Over the last year plus, industry players in Colorado have been lobbying the legislature hard to allow for out-of-state ownership stakes that could change the capital raise game and allow many of the companies that have built significant cannabis license portfolios to be on a level playing field with other states like California and Nevada whose ownership laws are less restrictive and, of course, publicly listed Canadian companies with smaller revenues-to-date.
Currently, the larger revenue generating licensees in Colorado have grown under restrictive ownership provisions in the state with privately raised in-state capital and with little liquidity options on the horizon unless HB1011 is passed. And, while operating with little to no margins due to the federal and state tax laws as well as the capital-intensive requirements to build production, processing and retail footprints to bring their products to market, the bill would be a nice shot in the arm for the growing industry in the state.
That could all change if House Bill (HB) 1011 (referred to as the Marijuana Business Allow Publicly Traded Owners) is passed and sets the stage for a slew of public offerings that could generate the badly needed capital that could rival the war chests accumulated by Canadian cannabis companies and begin the inevitable march to nationwide acquisitions and consolidation, even before federal restrictions are lifted. The bill’s prime sponsors include Representative Dan Pabon (D-District 4), Senator Cheri Jahn (Unaffiliated- District 20), Senator Tim Neville (R-District 16).
Sources tell CBE there is no guarantee the bill will pass or even make it to vote before the end of the current legislative session or if the Governor will sign it if it is voted on and passes, but none-the-less, the ramifications are worth exploring.
Currently, valuations of Health Canada licensed cannabis public companies are an encouraging sign to Colorado licensees if HB 1011 passes and becomes law. Many of the public, highly capitalized Canadian players have valuations that I am sure make Colorado cannabis licensee mouth’s water since, in more than one case, their revenues are at least 1.5 x’s that of the largest Canadian concern(s), Canopy Growth.
|Health Canada Licensed Cannabis Public Companies 5/1/18|
|Company Name||Exchange/Symbol||12 Mos. Rev.||Share Price||Market Cap||Revenue||Currency|
|Aurora Cannabis||OTC: ACBFF, TSE: ACB||$31.1M||$6.12||$3.433B||110x||US|
|Canopy Growth||TSX: WEED||$69.8M||$29.49||$5.871B||84x||CN|
|Cronos Group||NASDAQ: CRON||$5.3M||$8.00||$1.410B||266x||CN|
For argument’s sake, let’s throw out Cronos Group’s exorbitant Market Cap/Revenue ratio and use the average of the other 4 companies (59x) and multiply it by the reported revenue numbers as reported by the 2017 CBE’s 200 PPR’s list for several Colorado companies and you get a pretty good idea of the capital raise potential opportunity. Keep in mind that market opportunity varies in the US and Canada due to favorable federal government policy up north, but ultimately any serious player in the Cannabis Industry is looking at total consumer access at home and abroad as part of their long-term strategic plan.
As CBE and others have reported, the Canadians have a head-start here, already in some cases investing in not only US companies but also making plays in Central and South America, The Europe Union and Australia. And, let’s also remember that this is only a barometer based on what’s happening currently with the Canadian companies, but Wall Street insiders have indicated that they are paying attention to their multiples.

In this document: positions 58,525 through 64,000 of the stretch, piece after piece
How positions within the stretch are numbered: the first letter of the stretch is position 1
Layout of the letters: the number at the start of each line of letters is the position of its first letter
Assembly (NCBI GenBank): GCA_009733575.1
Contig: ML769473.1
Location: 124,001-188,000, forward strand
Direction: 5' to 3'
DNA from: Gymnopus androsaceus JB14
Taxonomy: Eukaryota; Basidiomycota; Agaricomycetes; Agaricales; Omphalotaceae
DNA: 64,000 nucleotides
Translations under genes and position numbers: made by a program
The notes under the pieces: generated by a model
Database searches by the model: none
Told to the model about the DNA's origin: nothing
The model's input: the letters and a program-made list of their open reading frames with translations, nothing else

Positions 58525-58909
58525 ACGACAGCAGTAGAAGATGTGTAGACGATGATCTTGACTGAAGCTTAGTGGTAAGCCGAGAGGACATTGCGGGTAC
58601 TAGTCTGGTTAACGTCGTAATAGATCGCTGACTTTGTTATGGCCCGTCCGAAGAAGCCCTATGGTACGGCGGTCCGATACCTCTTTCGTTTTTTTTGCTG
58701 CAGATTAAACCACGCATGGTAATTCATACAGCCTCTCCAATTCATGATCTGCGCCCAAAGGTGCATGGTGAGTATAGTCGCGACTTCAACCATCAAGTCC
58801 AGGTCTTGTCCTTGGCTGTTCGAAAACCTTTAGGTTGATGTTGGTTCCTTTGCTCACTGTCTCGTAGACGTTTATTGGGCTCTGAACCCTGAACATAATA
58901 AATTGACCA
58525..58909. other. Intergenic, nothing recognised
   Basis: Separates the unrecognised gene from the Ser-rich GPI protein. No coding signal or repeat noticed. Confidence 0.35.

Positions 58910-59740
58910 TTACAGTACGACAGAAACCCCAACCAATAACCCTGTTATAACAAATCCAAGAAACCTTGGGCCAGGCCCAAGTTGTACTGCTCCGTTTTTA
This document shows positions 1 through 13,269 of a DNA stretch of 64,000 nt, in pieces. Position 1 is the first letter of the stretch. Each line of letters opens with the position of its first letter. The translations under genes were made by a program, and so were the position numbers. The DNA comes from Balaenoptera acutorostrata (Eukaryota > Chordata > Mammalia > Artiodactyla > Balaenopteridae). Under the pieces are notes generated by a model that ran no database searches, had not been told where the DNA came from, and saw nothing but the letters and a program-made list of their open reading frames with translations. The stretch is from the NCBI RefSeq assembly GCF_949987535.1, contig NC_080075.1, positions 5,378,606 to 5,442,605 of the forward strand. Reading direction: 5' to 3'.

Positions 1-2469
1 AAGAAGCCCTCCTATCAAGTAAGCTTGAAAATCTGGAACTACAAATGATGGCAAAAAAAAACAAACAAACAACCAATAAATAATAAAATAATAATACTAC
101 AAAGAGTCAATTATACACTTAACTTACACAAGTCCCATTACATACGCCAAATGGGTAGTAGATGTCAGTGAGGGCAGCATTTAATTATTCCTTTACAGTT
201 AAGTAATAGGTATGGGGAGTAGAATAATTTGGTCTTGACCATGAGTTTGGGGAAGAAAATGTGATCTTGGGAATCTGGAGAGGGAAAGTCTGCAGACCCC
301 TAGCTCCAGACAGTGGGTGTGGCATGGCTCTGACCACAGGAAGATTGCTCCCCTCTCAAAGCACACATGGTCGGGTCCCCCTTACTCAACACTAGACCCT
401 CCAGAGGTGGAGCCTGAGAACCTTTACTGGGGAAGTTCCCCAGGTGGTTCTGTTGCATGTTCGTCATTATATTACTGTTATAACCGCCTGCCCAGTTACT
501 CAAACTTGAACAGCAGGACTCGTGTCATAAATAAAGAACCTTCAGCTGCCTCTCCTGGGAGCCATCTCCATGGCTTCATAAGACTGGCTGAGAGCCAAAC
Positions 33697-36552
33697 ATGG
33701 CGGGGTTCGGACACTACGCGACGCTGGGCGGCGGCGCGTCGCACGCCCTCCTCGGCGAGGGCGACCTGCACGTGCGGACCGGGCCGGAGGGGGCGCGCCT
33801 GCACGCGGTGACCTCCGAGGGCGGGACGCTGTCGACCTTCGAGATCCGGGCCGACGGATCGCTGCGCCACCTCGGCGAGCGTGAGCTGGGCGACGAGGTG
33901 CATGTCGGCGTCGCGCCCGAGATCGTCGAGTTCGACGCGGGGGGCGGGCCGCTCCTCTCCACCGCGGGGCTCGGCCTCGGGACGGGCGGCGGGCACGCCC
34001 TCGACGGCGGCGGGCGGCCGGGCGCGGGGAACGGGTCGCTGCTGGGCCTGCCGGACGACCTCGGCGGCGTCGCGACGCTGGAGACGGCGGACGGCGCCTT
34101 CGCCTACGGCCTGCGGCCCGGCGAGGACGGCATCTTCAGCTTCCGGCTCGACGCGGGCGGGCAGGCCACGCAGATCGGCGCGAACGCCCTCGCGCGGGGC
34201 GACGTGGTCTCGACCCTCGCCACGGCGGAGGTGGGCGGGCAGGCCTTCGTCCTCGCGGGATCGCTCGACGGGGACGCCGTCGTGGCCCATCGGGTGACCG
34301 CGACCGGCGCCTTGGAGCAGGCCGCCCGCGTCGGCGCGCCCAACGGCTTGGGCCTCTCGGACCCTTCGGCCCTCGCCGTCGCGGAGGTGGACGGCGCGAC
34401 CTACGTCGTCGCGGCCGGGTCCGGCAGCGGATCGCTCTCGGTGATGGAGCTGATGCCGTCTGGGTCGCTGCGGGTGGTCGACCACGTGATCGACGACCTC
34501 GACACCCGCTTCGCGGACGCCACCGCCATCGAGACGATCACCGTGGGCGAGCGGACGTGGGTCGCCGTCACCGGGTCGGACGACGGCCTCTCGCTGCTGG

For instance, consider the top two comparable vertically integrated companies on the 2017 list, LivWell Enlightened Health and Native Roots as well as Organa Brands and Colorado Harvest Company combined and an estimate of $100M in 2017 revenues or more for each. Just for the fun of it, below is a chart that demonstrates the capital raise possibility for a variety of reported or CBE’s best guesstimate revenue levels for the three as well as other Colorado licensees.
|Potential Colorado Licensee Marketcaps|
|Companies||Revenues||Potential Market Caps|
|LivWell Enlightened Health, Native Roots, Organa Brands*||$100M Plus||$5.90B Plus|
|The Geen Solution, The Clinic||$50M Plus||$2.95B Plus|
|Buddy Boy Brands, Lightshade, Potco***, Medicine Man, Terrapin Care Station, Tumbleweed||$25M Plus||$1.475B Plus|
*Does not include Organa Brands sister company Colorado Harvest Company
**SweetLeaf is awaiting word as to whether they will lose licenses in the state due to the reported looping violations
*** One of Colorado’s largest license holders, John Fritzel has a stake in Buddy Boy Brands, Lightshade and Potco.
To give a little more flavor to the enormous potential and war chests that these and other Colorado companies would have, TerraTech Corp. (OTC: TRTC) a vertically integrated US-based company with licenses in California and Nevada, currently carries a market cap of $176.23M US on revenues of $35.8M in 2017. That said, they reported an EBITA loss of $16.23M in 2017.
In the last fiscal year, Aphria has reported an EBITA of -$888k, Aurora -$16.02M and MedReleaf -$13.87M.
The current legislative session ends this week in Colorado. If passed, HB 1011 would provide much needed capital to allow key Colorado companies to expand their footprints at home and abroad, subject to local laws and regulations, increased liquidity, to provide employees with the ability to have a stake in the game and to compete with companies based in other US states and companies abroad. It would also go a long way towards increasing transparency at state based companies that go public…so stay tuned.